For the past three years, the city of Sault Ste. Mary received only three complaints of trespassing
Light pollution regulation suggested by Ward 1 Couns. Sandra Hollingsworth and Paul Christian may work in Huntsville but not in Sault Ste. Mary, city council will be reporting Tuesday.
“It is important to note that Huntsville is a remote area because it is more of an outdoor leisure/tourist destination where the dark and preserved atmosphere is a relief,” says Jonathan Carcal of the city’s planning team.
“Such an approach would not be feasible for Sault Ste Marie,” Kirkal says in a report prepared for Tuesday’s city council meeting.
“Locally, the housing impact issue is not as prevalent as evidenced by the low number of light-related complaints received by employees,” Crickall added.
Hollingsworth and Christian convinced their boardmates in April to look at an internal dark-sky law to control the inappropriate or excessive use of artificial light that affects humans, wildlife or the climate.
The Caracal Report describes four types of light pollution:
- Glare: Excessive brightness that causes visual discomfort
- Sky Glow: The shining of the night sky over populated areas
- Light Trespass: Light falls in unintended or desired places
- Clutter: Bright, Confusing, Excessive Light Sources
“Light pollution can lead to annoying problems among landlords due to light infringement,” he said.
“It can also cause impacts on the health and safety of humans, wildlife and energy conservation. Excessive light pollution washes out the night sky and hampers astronomical research.”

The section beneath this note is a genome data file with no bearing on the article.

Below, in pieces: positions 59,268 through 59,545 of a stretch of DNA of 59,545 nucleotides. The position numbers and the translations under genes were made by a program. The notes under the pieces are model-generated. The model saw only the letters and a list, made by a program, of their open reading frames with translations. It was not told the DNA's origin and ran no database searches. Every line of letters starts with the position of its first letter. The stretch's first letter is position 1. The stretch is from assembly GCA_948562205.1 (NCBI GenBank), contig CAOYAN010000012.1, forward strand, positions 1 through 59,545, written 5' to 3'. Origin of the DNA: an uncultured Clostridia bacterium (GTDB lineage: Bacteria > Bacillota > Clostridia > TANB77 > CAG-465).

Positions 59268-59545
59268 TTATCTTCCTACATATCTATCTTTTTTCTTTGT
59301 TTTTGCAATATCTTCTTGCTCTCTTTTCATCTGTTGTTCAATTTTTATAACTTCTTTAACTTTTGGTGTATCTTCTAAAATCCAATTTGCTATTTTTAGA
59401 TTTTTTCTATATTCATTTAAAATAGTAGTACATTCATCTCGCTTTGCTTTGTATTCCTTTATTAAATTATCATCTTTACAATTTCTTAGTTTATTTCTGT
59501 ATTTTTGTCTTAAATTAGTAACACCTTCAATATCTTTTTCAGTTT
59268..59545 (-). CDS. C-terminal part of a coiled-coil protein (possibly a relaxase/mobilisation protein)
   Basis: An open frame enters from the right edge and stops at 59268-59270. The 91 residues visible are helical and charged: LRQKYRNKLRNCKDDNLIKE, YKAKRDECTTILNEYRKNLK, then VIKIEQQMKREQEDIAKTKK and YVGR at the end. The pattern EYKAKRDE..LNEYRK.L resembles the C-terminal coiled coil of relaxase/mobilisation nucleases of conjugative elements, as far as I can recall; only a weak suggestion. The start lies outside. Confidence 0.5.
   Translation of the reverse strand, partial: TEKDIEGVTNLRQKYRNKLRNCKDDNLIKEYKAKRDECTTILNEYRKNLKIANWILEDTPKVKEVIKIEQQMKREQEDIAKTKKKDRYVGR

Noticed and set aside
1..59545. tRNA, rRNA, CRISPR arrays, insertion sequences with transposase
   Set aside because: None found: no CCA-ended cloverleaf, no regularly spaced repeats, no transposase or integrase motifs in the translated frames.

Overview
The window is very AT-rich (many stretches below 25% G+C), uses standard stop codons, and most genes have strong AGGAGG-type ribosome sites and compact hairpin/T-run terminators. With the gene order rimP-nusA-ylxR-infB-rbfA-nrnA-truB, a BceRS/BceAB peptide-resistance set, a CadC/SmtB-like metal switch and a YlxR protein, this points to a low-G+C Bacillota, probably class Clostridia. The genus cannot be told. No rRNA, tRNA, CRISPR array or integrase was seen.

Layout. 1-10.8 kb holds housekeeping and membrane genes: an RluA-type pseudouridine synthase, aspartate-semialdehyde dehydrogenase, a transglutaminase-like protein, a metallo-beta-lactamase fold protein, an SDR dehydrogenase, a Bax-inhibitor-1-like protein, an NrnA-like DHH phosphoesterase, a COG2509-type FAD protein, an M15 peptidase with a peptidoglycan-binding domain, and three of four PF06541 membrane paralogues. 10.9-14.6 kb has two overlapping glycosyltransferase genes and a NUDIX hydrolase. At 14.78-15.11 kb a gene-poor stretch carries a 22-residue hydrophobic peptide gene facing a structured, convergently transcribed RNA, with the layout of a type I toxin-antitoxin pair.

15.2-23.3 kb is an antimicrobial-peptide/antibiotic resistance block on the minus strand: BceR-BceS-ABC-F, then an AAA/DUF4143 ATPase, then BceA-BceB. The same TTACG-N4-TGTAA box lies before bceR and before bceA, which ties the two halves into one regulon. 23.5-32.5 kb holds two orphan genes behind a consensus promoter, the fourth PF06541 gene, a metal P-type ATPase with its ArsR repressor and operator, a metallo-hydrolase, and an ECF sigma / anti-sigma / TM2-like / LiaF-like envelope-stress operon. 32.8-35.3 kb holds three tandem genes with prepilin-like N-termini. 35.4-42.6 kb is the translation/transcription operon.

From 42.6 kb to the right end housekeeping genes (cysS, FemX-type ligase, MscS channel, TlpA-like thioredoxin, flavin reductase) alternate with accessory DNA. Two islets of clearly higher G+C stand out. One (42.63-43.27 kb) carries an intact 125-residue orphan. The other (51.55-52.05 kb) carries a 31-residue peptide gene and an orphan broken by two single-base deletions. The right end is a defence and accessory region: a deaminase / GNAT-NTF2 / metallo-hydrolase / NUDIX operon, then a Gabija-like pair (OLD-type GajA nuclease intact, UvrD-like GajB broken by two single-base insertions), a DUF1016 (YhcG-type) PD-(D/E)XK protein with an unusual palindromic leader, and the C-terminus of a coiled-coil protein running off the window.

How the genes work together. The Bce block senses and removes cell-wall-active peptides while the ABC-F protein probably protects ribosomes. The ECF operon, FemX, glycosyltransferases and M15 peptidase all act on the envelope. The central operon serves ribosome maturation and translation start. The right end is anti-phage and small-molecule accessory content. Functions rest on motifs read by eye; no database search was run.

“The rapid pace of urbanization and the trend towards lighting more spaces with brighter lights has spurred the call for a structured approach to outdoor artificial lighting.”
Huntsville was the only Ontario municipality Kirkal could find that sought to regulate environmental light pollution as well as simple light encroachment.
“This municipality requires that lighting fixtures be ‘cut out entirely by design’ to ensure that light is emitted straight down, with no light leakage,” he said.
For the past three years, the city of Sault Ste. Mary received three complaints of trespassing.
“One complaint relates to exterior lighting of a commercial property shining on an adjacent residential property. The commercial property was subject to a site plan control agreement that included a trespassing clause. This allowed the City to enforce and correct the problem,” he said.
“The second complaint was filed against an apartment building that was under an older SPC [site plan control] unconditional agreement; So the city couldn’t intervene.”
“The third and final complaint was about an outside light between two separate residences. The city could not intervene.”
“In the absence of a lightly relevant provision in the Property Standards Bylaw, or SPC,” city law enforcement officers are trying to resolve vexing issues by seeking a solution among the affected parties, Crickall said.
Moreover, it is a matter of a purely civil character.”
Although it does not support the bylaws on light pollution, Caracal said city employees will add light trespassing clauses to the new and revised site plan control agreements.
“Planning staff will add draft additional policies that will support a broader application of light reduction methods taking into account the many effects that excessive lighting has on the natural environment, energy conservation and personal enjoyment of their property.”
“Such policies will better ensure that development, growth, and reorganization proposals reflect these values.”
“It is recognized that development trends related to filling and volumization combined with the increased accessibility of new lighting technology that are becoming brighter and more visually intrusive could lead to a greater prevalence of light-related complaints in the future. Staff will monitor these complaints and be prepared to respond accordingly.”
City Council will be broadcast live today Starting at 4:30 pm on Tuesday.